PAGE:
Government Orders Employees Not to Use Google Drive, Dropbox, VPNs


A new government order restrict employees from using third-party, non-government cloud platforms including Google Drive and Dropbox as well as virtual private network (VPN) services including NordVPN and ExpressVPN. The order passed by the National Informatics Centre (NIC) has been circulated to all ministries and departments and all government employees are required to comply with the directive, Gadgets 360 has learnt. The new move by the government comes just weeks after directing VPN service providers and data centre companies to store their user data for up to five years.

Citing an increased number of cyberattacks and threat perception to the government, the 10-page document seen by Gadgets 360 ordered employees to “not upload or save any internal, restricted, confidential government data or files on any non-government cloud service (ex: Google Drive, Dropbox, etc.).” The document is titled “Cyber Security Guidelines for Government Employees.”

In addition to restricting employees from using the popular cloud services, the government instructed employees through its directive to not use any third-party anonymisation services and VPNs, including NordVPN, ExpressVPN, Tor, and proxies. Additionally, it directed the workforce to refrain from using “unauthorised remote administration tools” such as TeamViewer, AnyDesk, and Ammyy Admin, among others.

Government employees are also directed to not use any “external email services for official communication” and conduct “sensitive internal meetings and discussions” using “unauthorised third-party video conferencing or collaboration tools.”

The government additionally ordered employees to not “use any external websites or cloud-based services for converting/ compressing a government document”. It also directed the workforce to not use “any external mobile app-based scanner services” including CamScanner for “scanning internal government documents.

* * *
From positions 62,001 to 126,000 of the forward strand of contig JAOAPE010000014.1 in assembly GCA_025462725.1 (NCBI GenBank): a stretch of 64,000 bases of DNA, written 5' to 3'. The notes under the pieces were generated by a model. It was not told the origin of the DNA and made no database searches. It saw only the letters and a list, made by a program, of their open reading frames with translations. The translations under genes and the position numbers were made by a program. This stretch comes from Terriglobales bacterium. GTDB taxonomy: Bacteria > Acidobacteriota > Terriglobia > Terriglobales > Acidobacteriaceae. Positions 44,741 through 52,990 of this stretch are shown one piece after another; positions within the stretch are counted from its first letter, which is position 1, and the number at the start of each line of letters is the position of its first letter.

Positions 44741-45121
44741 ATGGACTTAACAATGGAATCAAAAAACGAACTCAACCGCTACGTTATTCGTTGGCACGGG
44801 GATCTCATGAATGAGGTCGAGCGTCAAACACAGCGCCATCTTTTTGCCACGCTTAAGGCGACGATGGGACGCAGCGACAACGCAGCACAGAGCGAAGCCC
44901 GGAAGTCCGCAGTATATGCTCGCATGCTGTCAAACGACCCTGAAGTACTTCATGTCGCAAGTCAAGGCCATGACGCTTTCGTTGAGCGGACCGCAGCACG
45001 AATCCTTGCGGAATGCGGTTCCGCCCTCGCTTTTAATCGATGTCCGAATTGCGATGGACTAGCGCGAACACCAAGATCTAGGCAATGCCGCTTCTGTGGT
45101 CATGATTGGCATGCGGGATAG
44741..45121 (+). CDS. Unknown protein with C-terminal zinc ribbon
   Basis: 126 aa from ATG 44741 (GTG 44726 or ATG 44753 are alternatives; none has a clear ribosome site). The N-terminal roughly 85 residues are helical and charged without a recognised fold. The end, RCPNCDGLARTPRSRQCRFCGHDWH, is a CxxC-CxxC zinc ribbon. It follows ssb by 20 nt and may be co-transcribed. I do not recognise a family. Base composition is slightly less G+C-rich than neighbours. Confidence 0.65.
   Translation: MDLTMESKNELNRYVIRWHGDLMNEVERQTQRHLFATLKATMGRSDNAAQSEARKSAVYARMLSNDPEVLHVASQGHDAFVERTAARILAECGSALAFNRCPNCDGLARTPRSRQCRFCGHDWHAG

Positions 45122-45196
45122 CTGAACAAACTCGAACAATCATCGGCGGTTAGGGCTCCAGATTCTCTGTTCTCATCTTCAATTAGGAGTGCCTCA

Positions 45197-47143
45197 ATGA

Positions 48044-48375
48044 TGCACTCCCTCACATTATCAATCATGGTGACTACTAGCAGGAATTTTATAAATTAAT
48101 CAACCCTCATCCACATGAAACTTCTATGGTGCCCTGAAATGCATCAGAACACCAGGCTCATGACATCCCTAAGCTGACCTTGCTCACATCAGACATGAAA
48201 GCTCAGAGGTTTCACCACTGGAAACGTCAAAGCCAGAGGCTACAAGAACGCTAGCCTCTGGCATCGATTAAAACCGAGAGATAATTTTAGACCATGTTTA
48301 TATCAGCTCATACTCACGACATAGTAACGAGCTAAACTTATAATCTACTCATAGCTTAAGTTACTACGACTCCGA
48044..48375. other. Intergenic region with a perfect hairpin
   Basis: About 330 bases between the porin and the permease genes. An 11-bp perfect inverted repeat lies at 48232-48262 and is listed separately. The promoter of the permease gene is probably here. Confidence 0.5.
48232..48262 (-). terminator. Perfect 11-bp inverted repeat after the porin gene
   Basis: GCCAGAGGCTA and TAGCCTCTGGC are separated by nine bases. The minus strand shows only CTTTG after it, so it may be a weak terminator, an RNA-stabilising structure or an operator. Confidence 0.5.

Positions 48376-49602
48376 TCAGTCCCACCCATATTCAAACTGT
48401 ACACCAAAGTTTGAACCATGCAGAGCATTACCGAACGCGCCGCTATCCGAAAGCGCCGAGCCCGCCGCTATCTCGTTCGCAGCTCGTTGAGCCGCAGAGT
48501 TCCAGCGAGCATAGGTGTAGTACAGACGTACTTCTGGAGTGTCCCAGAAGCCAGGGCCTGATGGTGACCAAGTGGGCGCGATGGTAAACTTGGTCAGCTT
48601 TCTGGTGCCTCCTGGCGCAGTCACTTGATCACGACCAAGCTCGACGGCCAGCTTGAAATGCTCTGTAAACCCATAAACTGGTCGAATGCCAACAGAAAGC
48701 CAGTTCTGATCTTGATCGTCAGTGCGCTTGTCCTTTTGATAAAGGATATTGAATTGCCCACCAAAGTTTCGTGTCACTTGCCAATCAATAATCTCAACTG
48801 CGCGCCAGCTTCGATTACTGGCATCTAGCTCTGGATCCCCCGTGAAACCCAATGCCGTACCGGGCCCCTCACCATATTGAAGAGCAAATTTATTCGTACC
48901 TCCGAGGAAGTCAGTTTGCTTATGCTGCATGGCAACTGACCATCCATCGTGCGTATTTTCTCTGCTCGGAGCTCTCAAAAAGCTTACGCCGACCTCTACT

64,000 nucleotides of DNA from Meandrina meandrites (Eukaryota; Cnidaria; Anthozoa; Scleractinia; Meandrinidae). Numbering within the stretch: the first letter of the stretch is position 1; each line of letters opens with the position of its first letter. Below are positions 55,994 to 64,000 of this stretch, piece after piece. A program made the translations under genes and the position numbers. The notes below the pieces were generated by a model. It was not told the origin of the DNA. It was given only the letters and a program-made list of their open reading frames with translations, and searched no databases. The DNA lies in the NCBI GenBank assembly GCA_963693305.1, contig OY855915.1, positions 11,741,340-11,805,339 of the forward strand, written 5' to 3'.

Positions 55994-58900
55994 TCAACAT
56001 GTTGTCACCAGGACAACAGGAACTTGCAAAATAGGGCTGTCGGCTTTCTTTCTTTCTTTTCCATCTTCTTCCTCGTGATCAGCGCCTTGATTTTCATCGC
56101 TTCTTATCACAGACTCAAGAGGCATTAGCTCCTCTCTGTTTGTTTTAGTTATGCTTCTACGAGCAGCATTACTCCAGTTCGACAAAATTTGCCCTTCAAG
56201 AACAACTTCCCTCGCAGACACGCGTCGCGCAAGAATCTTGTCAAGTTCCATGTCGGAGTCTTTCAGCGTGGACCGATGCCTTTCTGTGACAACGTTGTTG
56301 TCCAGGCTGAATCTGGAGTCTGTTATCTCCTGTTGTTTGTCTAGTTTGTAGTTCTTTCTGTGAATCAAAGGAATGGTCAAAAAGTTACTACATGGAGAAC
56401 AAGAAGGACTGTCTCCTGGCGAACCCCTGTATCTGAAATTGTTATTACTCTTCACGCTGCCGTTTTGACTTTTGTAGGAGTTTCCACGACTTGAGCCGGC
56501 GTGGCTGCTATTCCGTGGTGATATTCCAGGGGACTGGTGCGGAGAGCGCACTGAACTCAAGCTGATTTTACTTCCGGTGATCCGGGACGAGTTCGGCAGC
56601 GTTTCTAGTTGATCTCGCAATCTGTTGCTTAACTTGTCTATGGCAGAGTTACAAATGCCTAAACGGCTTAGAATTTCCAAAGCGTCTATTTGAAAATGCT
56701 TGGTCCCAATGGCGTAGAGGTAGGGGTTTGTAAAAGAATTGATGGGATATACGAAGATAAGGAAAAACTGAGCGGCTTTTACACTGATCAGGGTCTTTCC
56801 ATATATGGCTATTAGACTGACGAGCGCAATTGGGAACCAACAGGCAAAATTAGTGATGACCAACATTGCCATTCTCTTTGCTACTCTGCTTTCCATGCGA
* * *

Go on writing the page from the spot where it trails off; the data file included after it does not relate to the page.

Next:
Notably, the government banned CamScanner in 2020 as a part of its initial move to restrict China-based apps in the country. Some government officials were, however, still being seen using the app for scanning physical copies of their official documents.

Alongside restricting the usage of certain apps, the government’s order also directed employees to not ‘jailbreak’ or ‘root’ their mobile phones.

The directive also ordered employees to take measures including the use of complex passwords as well as updating passwords once in 45 days and updating operating system and BIOS firmware with the latest updates and security patches.

“All government employees, including temporary, contractual/ outsourced resources are required to strictly adhere to the guidelines mentioned in this document,” the order said. “Any non-compliance may be acted upon by the respective CISOs/ department heads.”

The order was released on June 10 after a couple of revisions in the original draft made by the NIC. It included inputs from India’s Computer Emergency Response Team (CERT-In) and was approved by the Ministry of Electronics and Information Technology (MeitY) secretary.

Gadgets 360 has reached out to Google, Dropbox, and other entities to get their comments on the government’s directive. This article will be updated when the companies in question respond.

In late April, the CERT-In issued a directive to make its mandatory for VPN service providers, data centres, virtual private server (VPS) providers, and cloud service providers to keep user data for five years or even longer. The order will come into force from June 28.

As a result of that order, VPN service providers including NordVPN, ExpressVPN, and Surfshark have decided to remove their physical servers in the country as they follow no-log policies and are not technically capable of storing logs. The major VPN entities as well as some digital rights groups have also raised privacy concerns for users in storing their data.

Tech companies including Facebook and Google also warned that the rules made by CERT-In could create a frightening environment.



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